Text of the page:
1. You have confused words criminal with moral and doing so doesn’t help find a solution to the divide in our nation. It only uses rhetoric to inflame an emotional issue. I would add – in a magazine supposedly read, contributed to and edited by Christians there is a surprising lack of scriptural support for your claim. Both old and new testaments show slavery not only existed but was supported by laws that were given concerning it. So it is more how slaves were treated that is immoral. From a biblical perspective they should have earned freedom by the seventh year of servitude. The institution of southern slavery was immoral only because it broke Gods laws.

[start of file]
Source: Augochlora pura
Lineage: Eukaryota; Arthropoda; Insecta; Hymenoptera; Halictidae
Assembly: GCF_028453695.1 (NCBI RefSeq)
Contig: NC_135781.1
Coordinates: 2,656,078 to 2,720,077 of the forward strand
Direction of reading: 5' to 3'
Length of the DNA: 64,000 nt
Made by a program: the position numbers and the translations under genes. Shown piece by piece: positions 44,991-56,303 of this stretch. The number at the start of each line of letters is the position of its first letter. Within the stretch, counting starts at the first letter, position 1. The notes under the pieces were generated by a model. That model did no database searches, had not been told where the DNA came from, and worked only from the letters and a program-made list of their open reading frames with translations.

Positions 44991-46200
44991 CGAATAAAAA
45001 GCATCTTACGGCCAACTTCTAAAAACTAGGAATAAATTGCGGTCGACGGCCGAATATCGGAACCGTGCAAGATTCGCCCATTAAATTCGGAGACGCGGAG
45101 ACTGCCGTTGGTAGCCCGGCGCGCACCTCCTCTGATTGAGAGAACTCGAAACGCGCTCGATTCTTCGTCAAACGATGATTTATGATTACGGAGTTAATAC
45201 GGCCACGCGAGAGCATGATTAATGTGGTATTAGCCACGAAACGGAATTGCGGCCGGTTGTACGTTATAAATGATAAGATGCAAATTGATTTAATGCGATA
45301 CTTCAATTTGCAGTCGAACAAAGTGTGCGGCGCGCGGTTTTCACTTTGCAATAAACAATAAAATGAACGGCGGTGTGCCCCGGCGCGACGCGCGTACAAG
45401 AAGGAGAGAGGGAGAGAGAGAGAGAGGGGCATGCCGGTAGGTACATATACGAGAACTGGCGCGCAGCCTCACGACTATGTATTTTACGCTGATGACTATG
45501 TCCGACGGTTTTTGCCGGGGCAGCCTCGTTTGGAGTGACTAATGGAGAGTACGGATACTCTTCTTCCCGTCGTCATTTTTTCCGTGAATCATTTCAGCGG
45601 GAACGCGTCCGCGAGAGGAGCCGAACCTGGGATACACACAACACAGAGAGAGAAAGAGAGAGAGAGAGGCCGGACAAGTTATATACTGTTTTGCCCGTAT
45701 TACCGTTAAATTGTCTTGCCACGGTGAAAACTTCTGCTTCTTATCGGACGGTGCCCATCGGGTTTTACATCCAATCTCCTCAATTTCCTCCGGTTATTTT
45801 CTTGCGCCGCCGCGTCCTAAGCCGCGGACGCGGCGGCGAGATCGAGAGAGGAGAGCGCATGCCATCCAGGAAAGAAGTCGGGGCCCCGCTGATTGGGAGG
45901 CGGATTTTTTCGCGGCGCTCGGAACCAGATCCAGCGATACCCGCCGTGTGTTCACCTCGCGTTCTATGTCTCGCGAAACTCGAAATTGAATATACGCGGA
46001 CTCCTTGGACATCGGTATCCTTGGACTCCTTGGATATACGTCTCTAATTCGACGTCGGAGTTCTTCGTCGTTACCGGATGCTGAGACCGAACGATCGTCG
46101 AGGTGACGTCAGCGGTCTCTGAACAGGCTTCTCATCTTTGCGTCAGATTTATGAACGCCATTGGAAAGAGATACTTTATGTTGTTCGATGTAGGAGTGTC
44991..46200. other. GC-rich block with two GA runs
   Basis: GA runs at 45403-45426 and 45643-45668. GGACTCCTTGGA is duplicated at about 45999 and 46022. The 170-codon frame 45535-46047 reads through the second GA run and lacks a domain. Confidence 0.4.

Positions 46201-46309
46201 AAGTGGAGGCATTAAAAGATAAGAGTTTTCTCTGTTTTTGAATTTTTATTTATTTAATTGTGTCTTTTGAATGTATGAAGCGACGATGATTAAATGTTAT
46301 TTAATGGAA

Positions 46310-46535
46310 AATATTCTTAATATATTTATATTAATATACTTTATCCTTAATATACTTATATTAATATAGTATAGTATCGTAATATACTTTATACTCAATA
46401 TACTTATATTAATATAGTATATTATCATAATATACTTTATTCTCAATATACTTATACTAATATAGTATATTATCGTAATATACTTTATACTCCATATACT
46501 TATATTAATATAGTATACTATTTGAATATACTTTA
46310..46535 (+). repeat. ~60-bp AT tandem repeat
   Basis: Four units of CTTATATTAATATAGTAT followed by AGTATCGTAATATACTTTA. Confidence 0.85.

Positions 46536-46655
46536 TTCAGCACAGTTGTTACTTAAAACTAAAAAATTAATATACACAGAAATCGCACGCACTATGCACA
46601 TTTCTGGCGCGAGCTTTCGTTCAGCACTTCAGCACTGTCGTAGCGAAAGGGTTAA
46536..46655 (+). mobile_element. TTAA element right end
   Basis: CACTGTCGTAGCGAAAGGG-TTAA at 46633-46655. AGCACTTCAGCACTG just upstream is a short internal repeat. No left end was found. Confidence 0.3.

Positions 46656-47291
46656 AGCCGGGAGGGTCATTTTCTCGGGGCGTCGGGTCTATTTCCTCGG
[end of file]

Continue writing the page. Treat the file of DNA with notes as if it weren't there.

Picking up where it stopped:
1. No, I have not confused criminal with moral. “Criminal” is used purposely; no matter the laws and customs designed to make slavery “legal.” Treating “your” slaves nicely doesn’t make it moral. And slavery wasn’t simply “southern.” Northerners held slaves as well, and when slavery finally became repugnant in the north, northerners made huge investments in the southern slavery system. The system used the Bible to justify this evil practice, and we can’t revert to that today. The issue should be inflamed so that we are more knowledgeable about the horrors of it. I suggest reading “The Half Has Never Been Told,” by Edward Baptist. Enslavers, whether buying or selling, were criminals, period.